Monier, Inc. v. Boral Lifetile, Inc., et al., No. 3117-VCN (Del. Ch. May 13, 2008)

Plaintiff, Monier, Inc. (“Monier”), and Defendant, Boral Lifetile, Inc. (“Boral”), are the sole members (together, the “Members”) and each fifty percent owners of Defendant MonierLifetile, LLC, a Delaware limited liability company (“MLT” or the “Company”). MLT is managed by a six-member management committee (the “Management Committee”), three members of which are appointed by Monier and three members of which are appointed by Boral. Under MLT’s Operating Agreement, MLT is required to distribute to the Members fifty percent of the net income of the MLT annually, unlesss the Management Committee approves greater or lesser distributions without dissenting vote.

The parties’ dispute concerned the Management Committee’s unanimous decision in February of 2000 (the “2000 Action”) that “[f]rom the year 2000, a dividend will be paid annually equal to the audited net profits of the Company.” This unanimous decision was recorded in the minutes of the meeting, which minutes were signed by the Secretary of MLT. As a result, for the year 2000, one hundred percent of the net profits were paid to the Members. In accordance with the 2000 Action, one hundred percent of the net profits of MLT were also paid to the Members for the years 2001, 2002, 2003 and 2004, without any additional debate, discussion or formal action taken by the Management Committee subsequent to the 2000 Action. In 2005, the prudence of the 2000 Action was questioned and the distribution policy going forward was discussed by the Management Committee, including recommendations, as reflected by Management Committee minutes, that MLT “return” to the pre-2000 fifty percent distribution arrangement. However, no formal Management Committee action was taken in response to such recommendations. Nonetheless, for the year 2005, less than fifty percent of net income was distributed to the Members and MLT did not make any distributions for 2006. Monier filed a complaint seeking, among other things, a declaratory judgment from the Court of Chancery determining the proper percentage of net income required to be distributed under MLT’s Operating Agreement, and Boral moved to dismiss such count of Monier’s complaint.

Monier argued that the 2000 Action constituted a binding and enforceable change in the distribution rate (at least until such time that the Management Committee unanimously agreed otherwise) on two theories. First, Monier argued that the change in distribution rate was a proper Management Committee action under the terms of the Operating Agreement, which provided the Management Committee with broad authority to adjust the rate as it deemed appropriate. Monier interpreted the Operating Agreement to permit the rate to be adjusted at any time provided that there was a unanimous vote from the Management Committee approving the adjustment. Monier therefore claimed that, pursuant to the 2000 Action, MLT was required to distribute one hundred percent of its net income to the Members annually until such time as the Management Committee unanimously approved otherwise. Second, Monier argued that, under the Operating Agreement, the 2000 Action was effectively a valid amendment of the Operating Agreement and, as a result, the default distribution rate was amended to one hundred percent of net profits.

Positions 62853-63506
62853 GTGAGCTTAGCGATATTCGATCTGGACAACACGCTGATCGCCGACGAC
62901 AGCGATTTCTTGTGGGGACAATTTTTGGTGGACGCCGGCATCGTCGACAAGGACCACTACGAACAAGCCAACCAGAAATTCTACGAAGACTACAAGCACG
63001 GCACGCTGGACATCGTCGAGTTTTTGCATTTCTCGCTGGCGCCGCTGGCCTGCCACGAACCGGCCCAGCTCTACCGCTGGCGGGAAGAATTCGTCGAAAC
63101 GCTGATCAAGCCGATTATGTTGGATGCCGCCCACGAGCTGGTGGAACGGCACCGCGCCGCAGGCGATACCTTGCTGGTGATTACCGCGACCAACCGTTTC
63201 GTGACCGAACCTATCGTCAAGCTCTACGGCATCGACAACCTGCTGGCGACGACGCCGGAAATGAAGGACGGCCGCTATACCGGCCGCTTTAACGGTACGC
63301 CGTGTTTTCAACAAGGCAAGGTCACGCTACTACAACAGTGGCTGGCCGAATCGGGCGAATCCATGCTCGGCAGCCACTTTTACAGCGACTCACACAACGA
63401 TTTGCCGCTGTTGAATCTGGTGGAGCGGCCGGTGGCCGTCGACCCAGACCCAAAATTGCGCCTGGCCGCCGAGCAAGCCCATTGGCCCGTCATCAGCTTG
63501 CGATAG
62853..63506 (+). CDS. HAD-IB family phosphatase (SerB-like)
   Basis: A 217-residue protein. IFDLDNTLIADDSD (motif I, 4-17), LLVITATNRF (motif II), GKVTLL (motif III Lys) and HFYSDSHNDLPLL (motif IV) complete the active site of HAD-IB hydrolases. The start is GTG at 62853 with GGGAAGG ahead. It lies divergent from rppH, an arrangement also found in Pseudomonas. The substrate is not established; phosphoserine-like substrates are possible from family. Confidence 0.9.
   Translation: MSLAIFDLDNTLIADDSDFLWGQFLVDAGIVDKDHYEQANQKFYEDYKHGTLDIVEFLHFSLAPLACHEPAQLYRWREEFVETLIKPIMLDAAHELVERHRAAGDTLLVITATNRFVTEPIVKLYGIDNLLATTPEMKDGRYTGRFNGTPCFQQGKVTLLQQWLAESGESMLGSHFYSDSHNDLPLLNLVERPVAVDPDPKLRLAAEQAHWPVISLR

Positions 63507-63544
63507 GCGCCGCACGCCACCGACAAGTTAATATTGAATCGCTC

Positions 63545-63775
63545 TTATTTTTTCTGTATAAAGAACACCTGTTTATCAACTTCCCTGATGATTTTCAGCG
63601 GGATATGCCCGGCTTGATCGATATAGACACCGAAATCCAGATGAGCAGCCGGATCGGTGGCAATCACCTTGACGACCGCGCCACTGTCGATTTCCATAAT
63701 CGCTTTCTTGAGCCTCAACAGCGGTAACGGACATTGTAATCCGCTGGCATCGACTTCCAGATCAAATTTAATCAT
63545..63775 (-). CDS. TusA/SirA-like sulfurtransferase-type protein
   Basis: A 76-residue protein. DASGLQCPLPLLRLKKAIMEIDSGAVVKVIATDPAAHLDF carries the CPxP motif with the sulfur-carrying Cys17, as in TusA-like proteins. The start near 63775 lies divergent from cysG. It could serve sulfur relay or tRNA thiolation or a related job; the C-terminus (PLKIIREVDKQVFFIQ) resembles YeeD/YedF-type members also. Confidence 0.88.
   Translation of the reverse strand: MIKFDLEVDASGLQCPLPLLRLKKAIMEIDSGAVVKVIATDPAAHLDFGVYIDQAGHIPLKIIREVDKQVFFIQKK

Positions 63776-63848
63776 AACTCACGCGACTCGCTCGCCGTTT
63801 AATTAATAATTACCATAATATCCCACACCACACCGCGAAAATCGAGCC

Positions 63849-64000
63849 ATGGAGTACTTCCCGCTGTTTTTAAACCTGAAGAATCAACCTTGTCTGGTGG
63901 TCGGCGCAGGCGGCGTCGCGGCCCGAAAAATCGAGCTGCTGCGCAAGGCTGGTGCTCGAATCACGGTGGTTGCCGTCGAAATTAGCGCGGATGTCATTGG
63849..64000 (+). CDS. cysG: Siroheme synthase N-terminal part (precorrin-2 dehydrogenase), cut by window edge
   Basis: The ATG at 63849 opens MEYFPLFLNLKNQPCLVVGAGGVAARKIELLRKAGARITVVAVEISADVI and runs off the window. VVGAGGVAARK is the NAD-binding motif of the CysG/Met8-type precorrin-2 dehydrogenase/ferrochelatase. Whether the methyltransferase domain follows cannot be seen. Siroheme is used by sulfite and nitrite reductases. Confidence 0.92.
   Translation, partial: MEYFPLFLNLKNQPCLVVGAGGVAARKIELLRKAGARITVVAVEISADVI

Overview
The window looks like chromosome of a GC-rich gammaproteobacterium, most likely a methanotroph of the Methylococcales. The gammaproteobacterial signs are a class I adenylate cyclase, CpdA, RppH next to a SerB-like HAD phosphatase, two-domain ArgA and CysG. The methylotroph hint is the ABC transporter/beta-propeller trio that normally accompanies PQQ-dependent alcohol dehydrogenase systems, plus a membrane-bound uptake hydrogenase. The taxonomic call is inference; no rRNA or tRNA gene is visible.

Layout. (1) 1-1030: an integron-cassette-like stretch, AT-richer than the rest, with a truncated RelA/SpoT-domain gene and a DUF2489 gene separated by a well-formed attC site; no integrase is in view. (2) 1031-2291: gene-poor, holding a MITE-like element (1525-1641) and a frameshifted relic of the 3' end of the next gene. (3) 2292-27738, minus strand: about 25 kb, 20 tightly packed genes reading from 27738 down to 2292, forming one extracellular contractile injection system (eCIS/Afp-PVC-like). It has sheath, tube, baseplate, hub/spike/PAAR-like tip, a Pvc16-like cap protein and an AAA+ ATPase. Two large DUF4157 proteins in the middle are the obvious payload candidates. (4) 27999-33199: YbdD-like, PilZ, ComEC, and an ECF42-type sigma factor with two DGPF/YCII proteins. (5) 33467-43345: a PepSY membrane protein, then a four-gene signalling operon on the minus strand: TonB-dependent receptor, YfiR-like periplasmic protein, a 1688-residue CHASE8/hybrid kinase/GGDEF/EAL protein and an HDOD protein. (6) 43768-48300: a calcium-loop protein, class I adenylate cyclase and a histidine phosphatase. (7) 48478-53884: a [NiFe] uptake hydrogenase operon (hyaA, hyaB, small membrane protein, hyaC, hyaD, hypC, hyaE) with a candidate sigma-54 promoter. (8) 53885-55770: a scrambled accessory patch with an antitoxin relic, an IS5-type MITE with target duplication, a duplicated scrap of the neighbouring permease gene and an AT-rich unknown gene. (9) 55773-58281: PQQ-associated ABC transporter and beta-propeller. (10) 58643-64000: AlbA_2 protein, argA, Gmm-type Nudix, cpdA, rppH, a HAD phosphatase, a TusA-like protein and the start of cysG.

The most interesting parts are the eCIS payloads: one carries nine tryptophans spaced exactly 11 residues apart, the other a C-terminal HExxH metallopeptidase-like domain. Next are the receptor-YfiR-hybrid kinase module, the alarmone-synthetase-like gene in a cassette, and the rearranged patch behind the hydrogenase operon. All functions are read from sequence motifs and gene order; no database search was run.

Boral countered that the contractual “default” distribution rate in the Operating Agreement was fifty percent of net income, and that while the Management Committee could, with unanimous consent, change the distribution rate at a given time, such change could not be in perpetuity. Boral argued that a single dissenting vote at any time by any member of the Management Committee operated to invalidate the one hundred percent distribution policy and reinstate the “default” fifty percent distribution policy specified in the Operating Agreement. Boral also claimed that under the Operating Agreement an amendment was not effectively enacted, as one necessary element for a valid amendment was a form of a writing signed by both Boral and Monier. Boral maintained that this writing requirement was not met by the minutes reflecting the 2000 Action. In addition, Boral contended that the Management Committee lacked the requisite intent to amend the Operating Agreement since there was no explicit evidence of such intent, such as the drafting of formal resolutions to memorialize its actions regarding an amended distribution policy.

With respect to the effect and duration of the 2000 Action with regards to future distributions, the Court found that the Operating Agreement was ambiguous based on the Court’s finding that there were multiple reasonable interpretations of the terms of the Operating Agreement. The Court stated that “Monier’s construction of . . . the Operating Agreement may not ultimately be persuasive, but it is not unreasonable.” As a result, the Court denied Boral’s motion to dismiss.

The Court found it unnecessary to consider whether the 2000 Action constituted a valid amendment to the Operating Agreement. While, based solely on the allegations before it, the Court did question whether the parties had properly complied with the procedures for amending the Operating Agreement and whether the Management Committee had the intent to do so, the Court also made clear that it would not preclude Monier from arguing that subsequent conduct by the parties evidenced that an amendment to the Operating Agreement was effectively implemented.

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